This study aims to correlate clinical, biochemical and immunological factors seen at diagnosis of thyrotoxicosis with subsequent relapse within 5 years.Design.
Retrospective review of case notes, and biochemical assessment at least 5 years after cessation of treatment.Setting.
A large general hospital endocrine clinic.Subjects.
Patients presenting with a first episode of thyrotoxicosis between 1988 and 1991 who were treated with antithyroid drugs for at least 18 months. Main outcome measures. Relapse was determined by examination of hospital records, general practice records, patient questionnaire and thyroid function tests.Results.
A total of 216 subjects presented for the first time with thyrotoxicosis, of whom 89 (41.2%) suffered a relapse of the disease. On univariate analysis, clinical factors associated with increased relapse include younger age at diagnosis, goitre, marked tachycardia, requirement for higher maintenance dose of carbimazole, higher FT4 levels at diagnosis and smoking. Factors not predictive of relapse include presence of thyroid eye signs, positive family history, atrial fibrillation or congestive cardiac failure, acropachy or pretibial myxoedema, and presence or absence of thyroid autoantibodies. Logistic regression analysis showed relapse was predominantly determined by an FT4 > 56.2 nmol L−1, pulse rate > 110, presence of goitre and a positive smoking history (R2 = 0.36, P < 0.001). Presence of these four factors predicted relapse in 76 (85.4%) of the 89 patients who relapsed.Conclusions.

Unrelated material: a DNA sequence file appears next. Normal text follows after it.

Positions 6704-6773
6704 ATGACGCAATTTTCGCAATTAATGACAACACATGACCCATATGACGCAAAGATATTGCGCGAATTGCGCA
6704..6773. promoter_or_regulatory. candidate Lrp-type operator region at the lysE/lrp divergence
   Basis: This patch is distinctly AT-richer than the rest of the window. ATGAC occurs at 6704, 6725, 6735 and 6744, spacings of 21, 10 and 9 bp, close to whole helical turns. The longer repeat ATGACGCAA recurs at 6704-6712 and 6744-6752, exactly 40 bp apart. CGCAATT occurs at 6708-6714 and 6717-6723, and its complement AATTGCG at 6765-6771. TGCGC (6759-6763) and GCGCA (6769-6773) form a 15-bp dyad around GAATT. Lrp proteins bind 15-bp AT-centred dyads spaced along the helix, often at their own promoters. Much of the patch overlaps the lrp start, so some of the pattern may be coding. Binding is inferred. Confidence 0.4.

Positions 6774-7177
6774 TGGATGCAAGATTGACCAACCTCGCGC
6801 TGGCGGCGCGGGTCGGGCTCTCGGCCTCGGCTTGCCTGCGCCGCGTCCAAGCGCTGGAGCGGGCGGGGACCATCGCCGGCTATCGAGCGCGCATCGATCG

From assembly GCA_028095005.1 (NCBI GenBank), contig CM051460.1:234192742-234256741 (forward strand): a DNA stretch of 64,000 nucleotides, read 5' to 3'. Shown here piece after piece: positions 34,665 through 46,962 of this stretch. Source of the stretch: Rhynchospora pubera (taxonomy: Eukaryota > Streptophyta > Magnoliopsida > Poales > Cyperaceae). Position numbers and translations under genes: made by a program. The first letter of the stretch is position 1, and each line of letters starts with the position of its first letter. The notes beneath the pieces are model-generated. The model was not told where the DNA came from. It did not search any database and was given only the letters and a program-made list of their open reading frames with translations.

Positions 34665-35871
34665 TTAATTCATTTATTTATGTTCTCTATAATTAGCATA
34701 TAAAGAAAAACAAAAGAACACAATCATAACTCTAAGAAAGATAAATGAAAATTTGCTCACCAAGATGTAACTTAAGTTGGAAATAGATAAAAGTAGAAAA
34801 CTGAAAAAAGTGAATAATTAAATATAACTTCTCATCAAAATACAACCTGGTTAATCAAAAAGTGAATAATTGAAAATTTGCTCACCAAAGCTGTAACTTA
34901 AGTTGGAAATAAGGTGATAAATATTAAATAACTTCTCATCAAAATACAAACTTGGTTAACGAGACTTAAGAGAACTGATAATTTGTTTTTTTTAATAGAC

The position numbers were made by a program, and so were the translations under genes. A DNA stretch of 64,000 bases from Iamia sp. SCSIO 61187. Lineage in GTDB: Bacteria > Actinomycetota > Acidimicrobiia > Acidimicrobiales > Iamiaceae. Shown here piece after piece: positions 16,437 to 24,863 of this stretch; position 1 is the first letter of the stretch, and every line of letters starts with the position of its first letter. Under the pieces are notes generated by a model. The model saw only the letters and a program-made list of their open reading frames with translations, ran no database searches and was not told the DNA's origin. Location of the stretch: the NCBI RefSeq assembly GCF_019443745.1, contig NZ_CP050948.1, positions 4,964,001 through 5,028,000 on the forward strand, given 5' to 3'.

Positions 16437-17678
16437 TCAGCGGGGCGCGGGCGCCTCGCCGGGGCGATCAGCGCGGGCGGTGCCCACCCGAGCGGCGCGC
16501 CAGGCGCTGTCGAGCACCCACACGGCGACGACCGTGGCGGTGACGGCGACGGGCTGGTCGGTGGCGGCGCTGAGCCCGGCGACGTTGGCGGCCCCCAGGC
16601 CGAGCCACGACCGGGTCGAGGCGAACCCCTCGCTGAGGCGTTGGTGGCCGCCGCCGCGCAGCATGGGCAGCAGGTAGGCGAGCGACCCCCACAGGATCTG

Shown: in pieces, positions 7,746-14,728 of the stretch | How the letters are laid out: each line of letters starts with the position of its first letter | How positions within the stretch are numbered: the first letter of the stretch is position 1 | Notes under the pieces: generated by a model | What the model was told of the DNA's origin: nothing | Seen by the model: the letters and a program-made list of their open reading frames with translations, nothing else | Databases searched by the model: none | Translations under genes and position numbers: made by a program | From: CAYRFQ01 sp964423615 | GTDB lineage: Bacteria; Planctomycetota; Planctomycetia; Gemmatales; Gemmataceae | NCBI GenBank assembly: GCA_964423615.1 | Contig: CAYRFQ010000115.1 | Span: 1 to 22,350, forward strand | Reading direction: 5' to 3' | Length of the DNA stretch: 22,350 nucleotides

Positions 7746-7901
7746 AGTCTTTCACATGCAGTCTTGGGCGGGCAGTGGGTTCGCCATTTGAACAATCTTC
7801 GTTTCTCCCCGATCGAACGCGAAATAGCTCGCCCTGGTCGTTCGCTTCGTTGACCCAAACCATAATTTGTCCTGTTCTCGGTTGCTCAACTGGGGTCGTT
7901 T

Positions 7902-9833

Increased 'toxicity' of thyrotoxicosis, goitre and smoking are associated with relapse of thyrotoxicosis, and this may be helpful in determining which patients may be better managed with early ablative therapy.